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Hotel Chelsea a Hotbed of NYC History

December 9, 2010 By: Michael Browne

When I heard earlier this week that Ian Schrager had passed on the opportunity to buy the legendary Hotel Chelsea in Manhattan, I had a mixed reaction. Part of me would love to see what the hotel impresario would do with the property, but for the most part I’d like to see at least one New York City landmark retain its tawdry splendor. And I say tawdry in the most complimentary, urban-gritty meaning of the word.

We just did a feature in Travel Agent for our 80th anniversary on the historic, iconic grand hotels of the world. No, the Chelsea didn’t make the cut (which included such stalwarts as the Pierre, the Drake, Raffles and the George V), but a case could be made for it. At least on the grounds of historic and iconic.

Built in 1883 as an apartment building on its present site at West 23rd Street, the 12-story Chelsea was New York City’s tallest building until 1899. At the time, the neighborhood and 23rd Street in particular were the center of the theater district and the Chelsea, which opened as a hotel in 1905, quickly become a magnet for artists, writers and performers of all types. Famously, or infamously, Dylan Thomas died of alcohol poisoning there in 1953 and Sex Pistol Sid Vicious may have stabbed his girlfriend to death there in 1978. Despite the sordidness of those events, they are the two milestones that attract the most interest from tourists and New Yorkers alike.

But did you know that Arthur C. Clarke wrote 2001: A Space Odyssey there? Or that during the years Arthur Miller stayed at the Chelsea, from 1962 through 1968, his output included After the Fall and Incident at Vichy? And it may add to the hotel’s notoriety to know that Charles R. Jackson, author of The Lost Weekend, committed suicide in his room at the Chelsea on September 21, 1968.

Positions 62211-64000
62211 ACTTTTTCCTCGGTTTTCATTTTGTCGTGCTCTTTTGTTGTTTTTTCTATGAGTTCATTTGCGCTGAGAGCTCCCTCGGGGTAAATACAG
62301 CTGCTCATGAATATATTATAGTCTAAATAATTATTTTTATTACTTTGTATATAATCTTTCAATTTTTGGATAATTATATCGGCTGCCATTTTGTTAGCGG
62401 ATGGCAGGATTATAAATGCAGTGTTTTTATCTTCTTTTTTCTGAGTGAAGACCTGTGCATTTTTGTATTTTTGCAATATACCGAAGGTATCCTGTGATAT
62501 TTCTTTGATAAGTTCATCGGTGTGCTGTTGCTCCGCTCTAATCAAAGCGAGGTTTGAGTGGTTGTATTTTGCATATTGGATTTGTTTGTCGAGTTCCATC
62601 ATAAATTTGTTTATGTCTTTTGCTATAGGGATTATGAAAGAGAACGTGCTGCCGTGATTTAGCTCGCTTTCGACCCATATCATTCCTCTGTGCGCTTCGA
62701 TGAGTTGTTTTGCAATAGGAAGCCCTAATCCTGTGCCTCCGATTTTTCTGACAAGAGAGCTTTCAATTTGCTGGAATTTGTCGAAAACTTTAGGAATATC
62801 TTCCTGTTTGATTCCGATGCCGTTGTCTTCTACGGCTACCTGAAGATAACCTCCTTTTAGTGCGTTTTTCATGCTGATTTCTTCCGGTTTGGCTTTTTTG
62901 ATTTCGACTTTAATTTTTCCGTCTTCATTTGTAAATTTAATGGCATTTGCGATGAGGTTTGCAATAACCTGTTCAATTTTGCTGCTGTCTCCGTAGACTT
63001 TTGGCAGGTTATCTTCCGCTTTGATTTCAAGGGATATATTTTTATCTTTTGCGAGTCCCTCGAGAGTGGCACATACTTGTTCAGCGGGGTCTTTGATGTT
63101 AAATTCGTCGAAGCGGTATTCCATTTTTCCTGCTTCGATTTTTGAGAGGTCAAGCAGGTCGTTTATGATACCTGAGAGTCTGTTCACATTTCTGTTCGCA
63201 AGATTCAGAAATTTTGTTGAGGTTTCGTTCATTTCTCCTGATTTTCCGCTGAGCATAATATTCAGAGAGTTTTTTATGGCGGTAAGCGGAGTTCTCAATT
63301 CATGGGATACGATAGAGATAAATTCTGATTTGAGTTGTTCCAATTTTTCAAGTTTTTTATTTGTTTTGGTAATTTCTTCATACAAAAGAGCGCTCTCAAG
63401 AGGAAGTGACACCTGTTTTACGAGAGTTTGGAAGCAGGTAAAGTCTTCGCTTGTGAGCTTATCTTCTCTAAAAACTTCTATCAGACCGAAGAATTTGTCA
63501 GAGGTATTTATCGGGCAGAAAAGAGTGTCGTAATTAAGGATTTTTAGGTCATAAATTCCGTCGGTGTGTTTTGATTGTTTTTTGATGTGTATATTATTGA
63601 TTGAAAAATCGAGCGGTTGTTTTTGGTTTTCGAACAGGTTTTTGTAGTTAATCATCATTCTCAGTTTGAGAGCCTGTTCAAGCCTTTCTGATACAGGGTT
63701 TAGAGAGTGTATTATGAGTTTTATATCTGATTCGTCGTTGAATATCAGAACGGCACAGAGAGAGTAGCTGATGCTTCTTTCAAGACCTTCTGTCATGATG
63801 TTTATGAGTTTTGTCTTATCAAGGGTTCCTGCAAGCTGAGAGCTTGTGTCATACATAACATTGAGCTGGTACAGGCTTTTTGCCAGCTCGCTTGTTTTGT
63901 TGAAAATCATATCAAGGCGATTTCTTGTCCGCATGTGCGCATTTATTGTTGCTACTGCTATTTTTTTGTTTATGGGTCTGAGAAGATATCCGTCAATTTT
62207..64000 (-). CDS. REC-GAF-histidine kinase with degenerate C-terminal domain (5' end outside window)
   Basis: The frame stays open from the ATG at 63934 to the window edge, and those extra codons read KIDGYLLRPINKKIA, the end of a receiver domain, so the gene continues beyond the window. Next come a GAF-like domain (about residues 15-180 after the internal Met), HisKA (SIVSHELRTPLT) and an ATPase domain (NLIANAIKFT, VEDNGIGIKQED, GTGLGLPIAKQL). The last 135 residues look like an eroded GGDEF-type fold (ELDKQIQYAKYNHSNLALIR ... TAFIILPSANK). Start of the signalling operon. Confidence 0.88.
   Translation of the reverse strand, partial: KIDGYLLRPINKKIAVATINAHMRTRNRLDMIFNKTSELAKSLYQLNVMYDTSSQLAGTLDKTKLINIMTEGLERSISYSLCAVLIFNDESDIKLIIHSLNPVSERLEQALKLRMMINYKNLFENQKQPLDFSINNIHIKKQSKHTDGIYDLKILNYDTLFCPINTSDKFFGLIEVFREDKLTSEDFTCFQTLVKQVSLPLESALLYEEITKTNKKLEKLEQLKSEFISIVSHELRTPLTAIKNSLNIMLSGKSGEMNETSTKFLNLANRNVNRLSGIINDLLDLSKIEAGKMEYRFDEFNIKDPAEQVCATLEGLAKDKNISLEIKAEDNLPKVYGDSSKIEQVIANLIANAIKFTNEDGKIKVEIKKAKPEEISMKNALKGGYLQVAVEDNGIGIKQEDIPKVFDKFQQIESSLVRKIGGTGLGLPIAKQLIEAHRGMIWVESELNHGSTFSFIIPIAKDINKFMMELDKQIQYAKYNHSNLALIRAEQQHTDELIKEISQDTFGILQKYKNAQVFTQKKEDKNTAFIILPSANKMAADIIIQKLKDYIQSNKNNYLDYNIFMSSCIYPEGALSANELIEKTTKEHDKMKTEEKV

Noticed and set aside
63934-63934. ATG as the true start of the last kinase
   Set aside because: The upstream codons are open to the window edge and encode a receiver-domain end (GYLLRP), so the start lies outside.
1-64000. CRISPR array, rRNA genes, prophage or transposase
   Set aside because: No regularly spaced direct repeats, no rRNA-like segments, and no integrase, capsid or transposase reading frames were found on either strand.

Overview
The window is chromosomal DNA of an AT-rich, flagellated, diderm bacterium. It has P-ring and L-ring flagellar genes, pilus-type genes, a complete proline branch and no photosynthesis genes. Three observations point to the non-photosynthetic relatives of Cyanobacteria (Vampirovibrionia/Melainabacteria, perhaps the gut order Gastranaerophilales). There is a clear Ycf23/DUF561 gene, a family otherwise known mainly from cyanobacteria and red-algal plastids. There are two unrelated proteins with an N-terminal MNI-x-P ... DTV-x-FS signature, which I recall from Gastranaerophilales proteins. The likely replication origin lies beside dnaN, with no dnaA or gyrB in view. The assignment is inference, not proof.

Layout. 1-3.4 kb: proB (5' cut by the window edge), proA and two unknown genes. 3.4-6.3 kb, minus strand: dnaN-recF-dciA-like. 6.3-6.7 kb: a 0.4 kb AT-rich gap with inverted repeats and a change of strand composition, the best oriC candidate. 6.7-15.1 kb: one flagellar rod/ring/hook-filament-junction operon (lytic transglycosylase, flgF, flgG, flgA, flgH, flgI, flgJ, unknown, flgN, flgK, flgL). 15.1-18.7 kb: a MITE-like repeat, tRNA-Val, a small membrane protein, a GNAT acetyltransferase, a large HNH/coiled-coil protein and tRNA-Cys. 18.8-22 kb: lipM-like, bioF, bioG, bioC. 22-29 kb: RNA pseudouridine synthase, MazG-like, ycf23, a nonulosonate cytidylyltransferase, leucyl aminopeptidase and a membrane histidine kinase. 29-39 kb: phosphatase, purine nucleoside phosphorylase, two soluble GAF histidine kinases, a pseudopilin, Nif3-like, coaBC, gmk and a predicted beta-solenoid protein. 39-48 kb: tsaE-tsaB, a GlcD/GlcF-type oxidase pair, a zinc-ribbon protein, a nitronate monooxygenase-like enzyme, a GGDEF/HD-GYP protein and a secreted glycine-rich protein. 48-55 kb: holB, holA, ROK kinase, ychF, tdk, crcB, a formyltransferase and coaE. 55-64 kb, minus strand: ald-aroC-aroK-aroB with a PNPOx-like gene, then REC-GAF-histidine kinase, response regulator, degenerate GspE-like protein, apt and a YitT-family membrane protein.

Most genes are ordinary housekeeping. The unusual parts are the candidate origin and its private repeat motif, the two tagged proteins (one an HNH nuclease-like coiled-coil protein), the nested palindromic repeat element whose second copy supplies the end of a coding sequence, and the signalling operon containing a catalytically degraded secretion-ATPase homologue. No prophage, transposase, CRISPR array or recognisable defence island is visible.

While its literary history is impressive (everyone from Mark Twain to O. Henry to Kerouac and Sartre is represented), it’s most known today for the musicians who have taken up residence. Some of the most prominent names include The Grateful Dead, Tom Waits, Patti Smith, Dee Dee Ramone of The Ramones, Phil Lynott of Thin Lizzy, Henri Chopin, Édith Piaf, Joni Mitchell, Bob Dylan, Alice Cooper, Janis Joplin, Jimi Hendrix and Leonard Cohen.

The Chelsea is often associated with the Andy WarholSuperstars, as the pop artist directed Chelsea Girls (1966), a film about his Factory regulars and their lives at the hotel. Chelsea residents from the Warhol scene included Edie Sedgwick and Ultra Violet. Valerie Solanas, the would-be assassin of Andy Warhol, visited the hotel on that very day looking for editor Maurice Girodias, possibly to make an attempt on his life shortly before she shot Warhol at The Factory at 33 Union Square, a brief walk from the hotel. In his memoir of the period he spent living at the Chelsea, Arthur Miller mistakenly recalled Solanas shooting Warhol in the hotel lobby.

Just think of the theme rooms Ian Schrager could have installed here! But the Hotel Chelsea doesn’t need an impresario’s touch—it has a style all its own.

Because of the great interest in the history and the culture of the Chelsea, the hotel is reinstituting the tours hosted by its legendary front desk manager Jerry Weinstein. The next public tour will be held at 11 a.m. on December 30th, 2010. The cost is $40 per person, and the tour should last about three hours. To reserve a space, please email [email protected] with your name and the number of people in your party.

—Michael Browne

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